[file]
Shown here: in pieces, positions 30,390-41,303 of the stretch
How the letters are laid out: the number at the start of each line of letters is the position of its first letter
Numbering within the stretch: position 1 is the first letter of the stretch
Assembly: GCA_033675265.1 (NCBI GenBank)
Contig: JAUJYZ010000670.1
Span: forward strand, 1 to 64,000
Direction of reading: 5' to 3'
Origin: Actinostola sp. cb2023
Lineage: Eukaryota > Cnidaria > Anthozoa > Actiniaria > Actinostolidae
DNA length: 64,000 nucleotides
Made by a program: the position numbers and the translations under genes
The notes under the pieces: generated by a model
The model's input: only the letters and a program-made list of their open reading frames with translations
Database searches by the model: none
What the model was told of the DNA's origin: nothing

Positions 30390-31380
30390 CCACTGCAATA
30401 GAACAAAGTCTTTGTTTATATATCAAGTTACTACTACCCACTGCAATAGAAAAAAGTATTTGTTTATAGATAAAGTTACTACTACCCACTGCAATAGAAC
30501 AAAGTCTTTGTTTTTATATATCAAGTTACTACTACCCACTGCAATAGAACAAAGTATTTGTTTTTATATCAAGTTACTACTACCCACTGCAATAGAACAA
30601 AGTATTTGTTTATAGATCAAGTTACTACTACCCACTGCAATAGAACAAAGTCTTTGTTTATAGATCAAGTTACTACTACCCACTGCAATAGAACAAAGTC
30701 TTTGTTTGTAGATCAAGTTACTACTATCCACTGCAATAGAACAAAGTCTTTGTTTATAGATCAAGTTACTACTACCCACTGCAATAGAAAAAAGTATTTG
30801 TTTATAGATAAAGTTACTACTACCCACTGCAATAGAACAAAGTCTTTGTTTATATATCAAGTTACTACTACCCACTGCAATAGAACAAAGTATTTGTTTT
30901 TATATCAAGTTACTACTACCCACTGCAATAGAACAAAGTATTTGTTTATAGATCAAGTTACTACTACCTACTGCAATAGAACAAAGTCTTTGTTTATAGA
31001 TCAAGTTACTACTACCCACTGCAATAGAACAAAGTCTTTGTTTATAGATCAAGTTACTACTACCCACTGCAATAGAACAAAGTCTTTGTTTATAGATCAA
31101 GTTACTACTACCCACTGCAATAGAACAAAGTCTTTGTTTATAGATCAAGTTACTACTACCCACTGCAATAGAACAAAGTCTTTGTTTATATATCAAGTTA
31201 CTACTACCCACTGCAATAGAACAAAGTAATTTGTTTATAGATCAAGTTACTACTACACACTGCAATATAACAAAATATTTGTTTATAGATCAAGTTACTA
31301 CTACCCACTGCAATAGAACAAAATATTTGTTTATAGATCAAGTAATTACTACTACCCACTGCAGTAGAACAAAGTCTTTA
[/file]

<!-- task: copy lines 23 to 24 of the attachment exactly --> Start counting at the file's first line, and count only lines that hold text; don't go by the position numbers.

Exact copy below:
30901 TATATCAAGTTACTACTACCCACTGCAATAGAACAAAGTATTTGTTTATAGATCAAGTTACTACTACCTACTGCAATAGAACAAAGTCTTTGTTTATAGA
31001 TCAAGTTACTACTACCCACTGCAATAGAACAAAGTCTTTGTTTATAGATCAAGTTACTACTACCCACTGCAATAGAACAAAGTCTTTGTTTATAGATCAA